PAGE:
Vermeer - Three Paintings which contain Pearls
...learn details about Vermeer himself.
Special thanks to Sandra Forty and TAJ books
for permission to use some of Sandra's thoughts about Johannes Vermeer's paintings with pearls in them.
You'll love this book....it's gorgeous.
Johannes Vermeer's---that now famous painter--birthplace and growing up place was in Delft, Holland, (Netherlands), in the 17th century, when it had a population of 20,000 people.
Delft is still today well know for it's delft terra cota tiles and blue delft pottery and delft porcelain.
Being surrounded by such creative artistry undoubtedly would inspire any young man with creative tendencies.
The earliest record of Johannes was on October 31, 1632 when his parents, Diguer Balthasars and Reynier Jansy. Vos. brought him for baptism to the Dutch Reformed Church at Neuwe Kerk in Delt.
Jan father worked in the silk trade as weaver producing "caffa" a fine silken fabric. Surely, another reason that young man had an artistic bent...he lived with an artisan father, who, by the way, also as a sideline was an art dealer and valuer.
In 1641 he purchased "Mechelm" Inn situated in Grote Market of Delft.
Jan, the artist, was an apprentice painter in Delft about 1667. He wasn't alone in his trade...there were some 1,000 painters working in Delft at this time. No wonder it took so long to discover this fellow.
On December 29, 1653, painter Vermere was registered as a master painter of the Delft Painter's Guild of St. Luke.
April 20 of the same year, 1653, he was married to Catharina Bolner, a girl from a Catholic family. She married Johannes Vermeer against the wishes of her Catholic mother who wanted Johannes to convert to Catholism.
The newly weds lived with Catharina's family on Oude Langendijck in "Papisti Corner" of Delft. Together they had 11 children....the merry olden days when children were truly seen as the blessings they are.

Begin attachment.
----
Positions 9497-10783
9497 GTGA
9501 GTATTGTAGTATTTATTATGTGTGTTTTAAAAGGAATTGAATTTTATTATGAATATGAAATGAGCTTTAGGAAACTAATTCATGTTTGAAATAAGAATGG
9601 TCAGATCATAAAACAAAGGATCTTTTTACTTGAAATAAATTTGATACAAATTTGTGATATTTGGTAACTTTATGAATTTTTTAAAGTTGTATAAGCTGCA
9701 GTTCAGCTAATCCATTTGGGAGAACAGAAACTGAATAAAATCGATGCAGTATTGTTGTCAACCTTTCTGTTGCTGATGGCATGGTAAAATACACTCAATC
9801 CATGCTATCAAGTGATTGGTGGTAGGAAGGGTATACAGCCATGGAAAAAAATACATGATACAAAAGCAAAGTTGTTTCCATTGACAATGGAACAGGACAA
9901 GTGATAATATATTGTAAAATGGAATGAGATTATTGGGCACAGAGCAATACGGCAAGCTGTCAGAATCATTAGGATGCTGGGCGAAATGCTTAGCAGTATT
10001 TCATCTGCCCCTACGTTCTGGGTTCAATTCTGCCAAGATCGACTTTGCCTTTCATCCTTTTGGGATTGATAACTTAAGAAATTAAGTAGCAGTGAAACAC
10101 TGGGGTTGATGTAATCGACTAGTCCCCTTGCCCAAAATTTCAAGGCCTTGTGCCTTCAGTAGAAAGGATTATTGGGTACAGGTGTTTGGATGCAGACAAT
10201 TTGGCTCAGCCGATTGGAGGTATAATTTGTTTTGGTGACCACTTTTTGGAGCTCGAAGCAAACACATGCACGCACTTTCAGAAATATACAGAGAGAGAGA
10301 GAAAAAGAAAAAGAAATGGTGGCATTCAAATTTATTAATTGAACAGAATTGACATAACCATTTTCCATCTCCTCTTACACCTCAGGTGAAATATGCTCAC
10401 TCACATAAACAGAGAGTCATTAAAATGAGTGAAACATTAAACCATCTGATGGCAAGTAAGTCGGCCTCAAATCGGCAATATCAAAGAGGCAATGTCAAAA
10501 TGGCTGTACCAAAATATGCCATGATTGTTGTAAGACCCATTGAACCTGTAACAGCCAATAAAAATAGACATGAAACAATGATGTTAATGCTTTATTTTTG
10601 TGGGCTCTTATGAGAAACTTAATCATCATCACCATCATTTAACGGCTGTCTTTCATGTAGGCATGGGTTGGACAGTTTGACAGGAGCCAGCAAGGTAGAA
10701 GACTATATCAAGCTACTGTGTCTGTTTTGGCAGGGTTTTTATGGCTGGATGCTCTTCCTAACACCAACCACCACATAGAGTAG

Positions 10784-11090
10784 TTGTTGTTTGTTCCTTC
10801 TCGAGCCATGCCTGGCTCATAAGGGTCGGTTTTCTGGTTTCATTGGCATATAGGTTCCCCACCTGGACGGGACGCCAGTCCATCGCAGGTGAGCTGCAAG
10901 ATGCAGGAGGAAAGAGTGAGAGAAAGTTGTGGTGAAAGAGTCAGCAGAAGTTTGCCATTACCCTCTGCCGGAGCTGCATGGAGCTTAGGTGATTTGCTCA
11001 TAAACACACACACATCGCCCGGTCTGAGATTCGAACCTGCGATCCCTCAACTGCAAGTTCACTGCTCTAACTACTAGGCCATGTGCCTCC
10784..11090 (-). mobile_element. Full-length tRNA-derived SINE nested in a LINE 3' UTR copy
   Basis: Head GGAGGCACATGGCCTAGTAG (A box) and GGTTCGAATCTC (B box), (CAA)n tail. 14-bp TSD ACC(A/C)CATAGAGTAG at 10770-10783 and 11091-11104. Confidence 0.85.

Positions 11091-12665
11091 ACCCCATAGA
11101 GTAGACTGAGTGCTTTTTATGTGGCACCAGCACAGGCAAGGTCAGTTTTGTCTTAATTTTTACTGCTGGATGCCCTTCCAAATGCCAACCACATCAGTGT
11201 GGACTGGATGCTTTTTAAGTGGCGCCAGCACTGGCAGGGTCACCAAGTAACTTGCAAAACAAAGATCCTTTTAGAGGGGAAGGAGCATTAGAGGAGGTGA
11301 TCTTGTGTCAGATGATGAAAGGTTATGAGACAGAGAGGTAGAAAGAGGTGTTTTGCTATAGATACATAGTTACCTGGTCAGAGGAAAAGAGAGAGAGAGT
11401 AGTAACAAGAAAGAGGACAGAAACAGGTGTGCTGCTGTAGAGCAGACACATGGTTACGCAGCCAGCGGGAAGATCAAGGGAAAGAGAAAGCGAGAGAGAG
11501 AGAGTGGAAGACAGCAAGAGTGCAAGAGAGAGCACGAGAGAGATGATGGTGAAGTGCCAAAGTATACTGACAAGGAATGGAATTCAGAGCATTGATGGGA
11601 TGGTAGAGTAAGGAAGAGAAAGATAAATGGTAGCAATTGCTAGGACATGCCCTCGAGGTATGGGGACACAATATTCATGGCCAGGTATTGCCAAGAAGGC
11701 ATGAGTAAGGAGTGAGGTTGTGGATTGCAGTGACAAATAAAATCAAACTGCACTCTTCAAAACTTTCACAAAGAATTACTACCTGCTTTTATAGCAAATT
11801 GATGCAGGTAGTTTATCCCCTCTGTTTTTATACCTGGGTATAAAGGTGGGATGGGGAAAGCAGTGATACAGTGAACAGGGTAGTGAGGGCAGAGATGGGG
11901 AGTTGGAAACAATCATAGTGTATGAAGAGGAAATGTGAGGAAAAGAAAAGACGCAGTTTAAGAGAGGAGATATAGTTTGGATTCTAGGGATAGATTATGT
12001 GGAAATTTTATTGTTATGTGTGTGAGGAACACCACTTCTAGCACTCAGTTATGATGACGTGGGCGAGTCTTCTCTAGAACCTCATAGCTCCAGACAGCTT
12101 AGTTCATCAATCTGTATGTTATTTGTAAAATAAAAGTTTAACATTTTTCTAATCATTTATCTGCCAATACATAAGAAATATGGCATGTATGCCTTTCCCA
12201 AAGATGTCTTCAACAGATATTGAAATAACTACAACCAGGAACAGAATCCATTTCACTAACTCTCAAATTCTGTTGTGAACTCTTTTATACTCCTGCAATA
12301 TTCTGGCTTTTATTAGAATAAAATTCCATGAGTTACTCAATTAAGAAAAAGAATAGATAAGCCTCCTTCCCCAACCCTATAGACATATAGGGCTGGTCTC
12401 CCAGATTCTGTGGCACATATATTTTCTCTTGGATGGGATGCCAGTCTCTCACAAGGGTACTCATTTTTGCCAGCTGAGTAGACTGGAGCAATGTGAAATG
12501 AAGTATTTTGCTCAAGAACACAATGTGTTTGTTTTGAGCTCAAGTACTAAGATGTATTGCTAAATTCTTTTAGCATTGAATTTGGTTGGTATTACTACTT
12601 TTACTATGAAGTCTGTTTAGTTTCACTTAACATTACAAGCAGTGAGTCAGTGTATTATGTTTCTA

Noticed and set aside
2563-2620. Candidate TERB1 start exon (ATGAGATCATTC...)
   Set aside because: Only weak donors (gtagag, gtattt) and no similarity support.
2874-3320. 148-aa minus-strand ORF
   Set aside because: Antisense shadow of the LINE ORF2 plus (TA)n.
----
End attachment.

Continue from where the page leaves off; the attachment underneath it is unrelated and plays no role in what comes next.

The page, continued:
1662-63 and 1669-70 Jan Vermeer served as the headman of the Painter's Guild...but didn't sell many of his own paintings.
After his father's death, Jan took over "Mechelm Inn" and ran his father's art and dealer shop.
Jan died in 1675 at the age of 43, sadly, in debt.
For 200 years Jan remained in obscurity until "discovered" by a Frenchman named Etrenue Thore (1807-1869). He used the nom de plume of William Burger. He managed to find and authenticate several of his paintings and from there on his fame rose...even to the point of books and now movies bearing his name.
Of course, so far, his most famous painting is the Girl with the Pearl Earring.
SEVERAL OF HIS PAINTINGS SHOW PEARLS
"And, of course, that famous pearl earring...to own such a pearl her husband or father had to be wealthy."
In fact...it's not the single pearl that has value alone, but the fact that there obviously must be another one to match it in her other ear is what brings the value to astonishing heights...remember...they had no cultured pearls in the 17th century...even
Mikimoto's cultured pearls
would be nothing in comparison with two huge matching natural pearls of such elegance.
Or was there a matching pearl earring? The title suggests the opposite...earring... singular. Maybe there's another story here waiting to be told...what happened to the matching earring? Was it sold to pay bills? Lost?
Read here about a pearl earring which
owned and consumed to show forth her power of wealth to Anthony.
Again, it wasn't the single pearl that alone brought the expense, but the matched set, quadrupling the price of a single huge pearl.